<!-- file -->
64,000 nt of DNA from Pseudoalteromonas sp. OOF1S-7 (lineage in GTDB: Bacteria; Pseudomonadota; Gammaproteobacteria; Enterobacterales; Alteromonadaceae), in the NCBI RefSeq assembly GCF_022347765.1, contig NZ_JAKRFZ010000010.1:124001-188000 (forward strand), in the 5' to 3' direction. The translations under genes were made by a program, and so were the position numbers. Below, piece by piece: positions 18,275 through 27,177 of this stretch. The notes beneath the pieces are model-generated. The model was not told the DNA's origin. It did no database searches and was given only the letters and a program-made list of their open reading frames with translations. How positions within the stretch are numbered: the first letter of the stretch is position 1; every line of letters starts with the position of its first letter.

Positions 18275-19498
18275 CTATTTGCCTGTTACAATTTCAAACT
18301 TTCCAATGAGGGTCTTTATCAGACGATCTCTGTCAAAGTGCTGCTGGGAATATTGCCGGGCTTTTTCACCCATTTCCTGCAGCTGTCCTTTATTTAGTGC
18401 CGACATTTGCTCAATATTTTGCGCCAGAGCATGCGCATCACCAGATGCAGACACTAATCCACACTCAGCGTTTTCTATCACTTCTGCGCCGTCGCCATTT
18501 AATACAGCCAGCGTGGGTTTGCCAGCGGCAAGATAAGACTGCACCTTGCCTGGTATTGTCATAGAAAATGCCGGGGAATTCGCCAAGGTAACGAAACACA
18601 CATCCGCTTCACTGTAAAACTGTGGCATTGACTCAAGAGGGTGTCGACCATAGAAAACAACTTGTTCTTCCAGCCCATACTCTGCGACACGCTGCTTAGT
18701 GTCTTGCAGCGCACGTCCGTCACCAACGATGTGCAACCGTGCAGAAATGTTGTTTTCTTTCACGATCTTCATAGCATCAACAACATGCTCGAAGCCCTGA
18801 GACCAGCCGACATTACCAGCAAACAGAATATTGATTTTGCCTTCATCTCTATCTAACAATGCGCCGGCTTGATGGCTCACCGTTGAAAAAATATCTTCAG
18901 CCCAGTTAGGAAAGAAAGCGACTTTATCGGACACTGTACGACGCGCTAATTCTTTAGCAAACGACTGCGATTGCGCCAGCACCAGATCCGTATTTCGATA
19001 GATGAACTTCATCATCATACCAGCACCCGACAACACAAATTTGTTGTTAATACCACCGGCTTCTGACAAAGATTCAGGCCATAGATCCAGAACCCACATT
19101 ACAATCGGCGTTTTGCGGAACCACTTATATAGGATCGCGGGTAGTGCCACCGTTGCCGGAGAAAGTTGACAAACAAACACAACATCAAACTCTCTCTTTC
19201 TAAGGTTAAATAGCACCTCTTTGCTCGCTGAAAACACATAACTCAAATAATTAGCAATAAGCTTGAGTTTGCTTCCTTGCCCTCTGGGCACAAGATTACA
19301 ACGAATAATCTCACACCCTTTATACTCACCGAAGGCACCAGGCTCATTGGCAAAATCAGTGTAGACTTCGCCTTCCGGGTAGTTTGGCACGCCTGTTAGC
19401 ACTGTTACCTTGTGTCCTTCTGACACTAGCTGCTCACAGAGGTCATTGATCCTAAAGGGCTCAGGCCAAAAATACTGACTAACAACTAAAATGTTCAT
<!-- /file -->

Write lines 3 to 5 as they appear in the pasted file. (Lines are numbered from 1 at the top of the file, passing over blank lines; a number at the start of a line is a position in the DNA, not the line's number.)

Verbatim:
18275 CTATTTGCCTGTTACAATTTCAAACT
18301 TTCCAATGAGGGTCTTTATCAGACGATCTCTGTCAAAGTGCTGCTGGGAATATTGCCGGGCTTTTTCACCCATTTCCTGCAGCTGTCCTTTATTTAGTGC
18401 CGACATTTGCTCAATATTTTGCGCCAGAGCATGCGCATCACCAGATGCAGACACTAATCCACACTCAGCGTTTTCTATCACTTCTGCGCCGTCGCCATTT